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Kestrels never read the script


THEY SURVIVED THE HARSH WINTER, BUT IT HAS SAPPED THE KESTRELS’ STRENGTH. THERE’S NO TIME FOR A BREATHER YET, AS THEY’RE NOW ENTERING THE BREEDING SEASON. THE SEARCH FOR FOOD FOR THEIR GROWING CHICKS IS ARDUOUS, ERRATIC WEATHER CONDITIONS ENDANGER THE SURVIVAL OF THE BROOD, AND THE FAMILY’S LUCK TAKES ONE DRAMATIC TURN AFTER ANOTHER. THE KESTRELS’ DAY-TO-DAY FIGHT SIMPLY TO SURVIVE IS RELENTLESS AND YET FASCINATING – AND IT IS OFTEN HAPPENING WHERE YOU LEAST EXPECT IT: RIGHT IN THE CITY CENTER, PERHAPS EVEN IN YOUR NEIGHBORHOOD. 

 

Wildlife filmmaker Mario Kreuzer shows that it can be worthwhile taking a moment from your everyday business to just look up and watch these birds. He and ornithologist Leander Khil have taken a closer look at Common Kestrels for a new movie project.

They opted to head to Vienna. Two breeding pairs in the unique surroundings of the city on the Danube play the leading roles in the TV documentary Turmfalken – Unsichtbare Nachbarn [Kestrels at Close Quarters].

With a great deal of patience and respect for the birds, the small team filmed predominantly using SWAROVSKI OPTIK digiscoping equipment to enable them to maintain the necessary distance and deliver an authentic experience. The result is that their documentary not only reflects life in all its beauty and brutality, but also surprises even bird experts with its astonishing discoveries.

In this interview, Mario Kreuzer explains how challenging wildlife movies can be made using digiscoping and recalls the situations in which the behavior of the kestrels deviated unexpectedly from the script.

  

How did you come up with the idea of filming a documentary about such an “obvious” bird as the Common Kestrel?

MARIO KREUZER: I knew I wanted to make a documentary about a bird. Leander Khil and I then settled on kestrels fairly quickly, because we discovered a certain connection with them.

 

A regional connection?

KREUZER: I’d call it more of an urban connection. If you want to see these birds, you don’t necessarily need to head to their original home in the mountains. Kestrels are now living almost on our doorsteps, but many of us don’t notice them because city-dwellers are simply not aware of them. However, their interest can quickly be awakened once they get the chance to actually observe these predators.

 

How do you tell the story of the kestrels?

KREUZER: Essentially, we follow two breeding pairs in Vienna. One pair nested on a pediment, taking shelter behind the coat of arms of the Imperial Royal Austro-Hungarian monarchy, the other on a window box with relatively little protection from the weather. We compare the two broods, their choice of nest location, their failures, and their successes. We also documented kestrels in spectacular locations in Carinthia, such as the region surrounding the Grossglockner, the Wörthersee lake, the mountainous Seewinkel landscape, and other locations throughout Austria.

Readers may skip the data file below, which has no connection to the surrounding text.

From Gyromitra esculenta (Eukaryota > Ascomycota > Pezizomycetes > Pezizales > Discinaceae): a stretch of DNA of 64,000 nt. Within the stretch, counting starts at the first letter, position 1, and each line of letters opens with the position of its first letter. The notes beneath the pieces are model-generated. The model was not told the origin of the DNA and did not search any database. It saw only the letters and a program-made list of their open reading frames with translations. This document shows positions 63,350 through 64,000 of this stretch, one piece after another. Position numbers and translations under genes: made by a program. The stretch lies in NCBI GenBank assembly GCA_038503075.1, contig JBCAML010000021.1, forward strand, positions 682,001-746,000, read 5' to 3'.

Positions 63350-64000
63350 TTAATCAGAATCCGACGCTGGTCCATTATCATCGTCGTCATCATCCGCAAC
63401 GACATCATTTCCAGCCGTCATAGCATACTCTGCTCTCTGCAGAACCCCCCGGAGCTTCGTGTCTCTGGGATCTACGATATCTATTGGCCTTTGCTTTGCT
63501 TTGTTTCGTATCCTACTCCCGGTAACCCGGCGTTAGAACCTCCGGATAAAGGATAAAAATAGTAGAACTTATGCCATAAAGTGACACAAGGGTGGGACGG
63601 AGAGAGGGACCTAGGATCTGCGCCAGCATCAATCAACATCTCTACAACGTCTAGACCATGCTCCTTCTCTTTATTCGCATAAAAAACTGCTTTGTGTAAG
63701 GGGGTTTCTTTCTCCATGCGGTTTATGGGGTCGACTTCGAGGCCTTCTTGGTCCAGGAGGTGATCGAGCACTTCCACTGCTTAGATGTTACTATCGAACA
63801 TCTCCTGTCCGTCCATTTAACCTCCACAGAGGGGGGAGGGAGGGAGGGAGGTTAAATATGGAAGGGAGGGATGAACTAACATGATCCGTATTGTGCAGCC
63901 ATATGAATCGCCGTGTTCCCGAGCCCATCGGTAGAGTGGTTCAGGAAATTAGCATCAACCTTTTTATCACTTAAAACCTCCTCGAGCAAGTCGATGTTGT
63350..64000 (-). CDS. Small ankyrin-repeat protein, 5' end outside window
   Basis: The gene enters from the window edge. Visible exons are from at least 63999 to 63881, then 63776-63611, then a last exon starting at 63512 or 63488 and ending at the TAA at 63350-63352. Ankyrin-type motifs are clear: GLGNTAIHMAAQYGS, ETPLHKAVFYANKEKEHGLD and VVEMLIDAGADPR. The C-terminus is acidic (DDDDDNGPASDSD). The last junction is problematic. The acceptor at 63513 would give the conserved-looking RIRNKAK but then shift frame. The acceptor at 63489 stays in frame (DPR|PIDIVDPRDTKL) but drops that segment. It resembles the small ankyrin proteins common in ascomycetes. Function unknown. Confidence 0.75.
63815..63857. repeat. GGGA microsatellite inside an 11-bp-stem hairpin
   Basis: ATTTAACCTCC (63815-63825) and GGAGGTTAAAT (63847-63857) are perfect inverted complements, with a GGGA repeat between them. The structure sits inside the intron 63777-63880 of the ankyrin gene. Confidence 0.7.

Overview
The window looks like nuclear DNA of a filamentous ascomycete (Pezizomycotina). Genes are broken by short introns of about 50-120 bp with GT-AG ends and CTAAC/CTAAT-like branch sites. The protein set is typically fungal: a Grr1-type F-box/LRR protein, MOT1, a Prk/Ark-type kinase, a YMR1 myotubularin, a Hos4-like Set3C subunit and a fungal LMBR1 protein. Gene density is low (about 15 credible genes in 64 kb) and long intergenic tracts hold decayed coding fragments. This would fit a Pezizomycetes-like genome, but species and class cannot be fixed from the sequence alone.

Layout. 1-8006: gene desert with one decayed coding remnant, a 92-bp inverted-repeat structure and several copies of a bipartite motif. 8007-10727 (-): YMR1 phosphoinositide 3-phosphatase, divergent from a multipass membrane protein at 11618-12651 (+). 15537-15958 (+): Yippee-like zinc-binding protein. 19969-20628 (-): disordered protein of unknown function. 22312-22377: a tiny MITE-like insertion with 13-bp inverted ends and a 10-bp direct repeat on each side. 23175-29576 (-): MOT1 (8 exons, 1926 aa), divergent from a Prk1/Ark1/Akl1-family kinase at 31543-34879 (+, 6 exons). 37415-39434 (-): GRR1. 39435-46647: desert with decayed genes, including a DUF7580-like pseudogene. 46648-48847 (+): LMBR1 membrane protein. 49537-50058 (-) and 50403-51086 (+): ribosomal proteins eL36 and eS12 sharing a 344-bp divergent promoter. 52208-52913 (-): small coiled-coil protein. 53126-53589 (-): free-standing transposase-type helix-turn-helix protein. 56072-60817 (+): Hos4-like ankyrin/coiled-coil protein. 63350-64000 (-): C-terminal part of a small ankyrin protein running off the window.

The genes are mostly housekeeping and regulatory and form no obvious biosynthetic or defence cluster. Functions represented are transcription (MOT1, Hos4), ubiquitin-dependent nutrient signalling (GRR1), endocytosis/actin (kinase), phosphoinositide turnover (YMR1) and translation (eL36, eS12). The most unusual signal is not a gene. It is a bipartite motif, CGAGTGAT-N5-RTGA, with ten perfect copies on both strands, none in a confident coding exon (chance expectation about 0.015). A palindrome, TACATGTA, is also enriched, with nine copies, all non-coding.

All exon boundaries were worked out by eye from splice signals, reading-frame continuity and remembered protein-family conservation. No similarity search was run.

So, the kestrel breeding season is the key focus of the film?

KREUZER: Yes. And that’s despite the fact that we were initially concerned it might be too dull. But the exact opposite was the case. It became the central theme because so many other aspects didn’t go according to previous scientific assumptions. For example, one of the breeding pairs fed its chicks a European ground squirrel that can only be found on the outskirts of the city. Nobody knew that the birds flew so far to hunt.

 

What was the biggest cinematographic challenge you encountered in this project?

KREUZER: The greatest difficulty we encountered when making this film was that the behavior of the kestrels often diverted significantly from the script. As one of the key scenes of the film, we wanted to show how the male feeds the brooding female. Generally, that happens around five times a day. However, with one of the breeding pairs, the male went more than a day without feeding the female. Those were situations that nobody had anticipated. The female was uttering loud cries of hunger and passersby couldn’t figure out where the sound was coming from. Some even thought it was a small child calling for help. Filming this scene required a lot of patience. But it is precisely these moments that make the breeding process so enthralling.

How long did it take you to film this difficult scene?

KREUZER: We often waited for days in case something happened that we could film. One of the key scenes is the “mouse handover,” in which the male flies into the nest with a mouse to hand it over to the female – a kind of bridal gift. His motive is to make the nest site and himself as attractive as possible to the female, but also to show that he can provide food for her – which of course he then failed to do. We spent days filming from the building opposite, just waiting. This scene was extremely unlikely to happen for a second time in this form at the same site.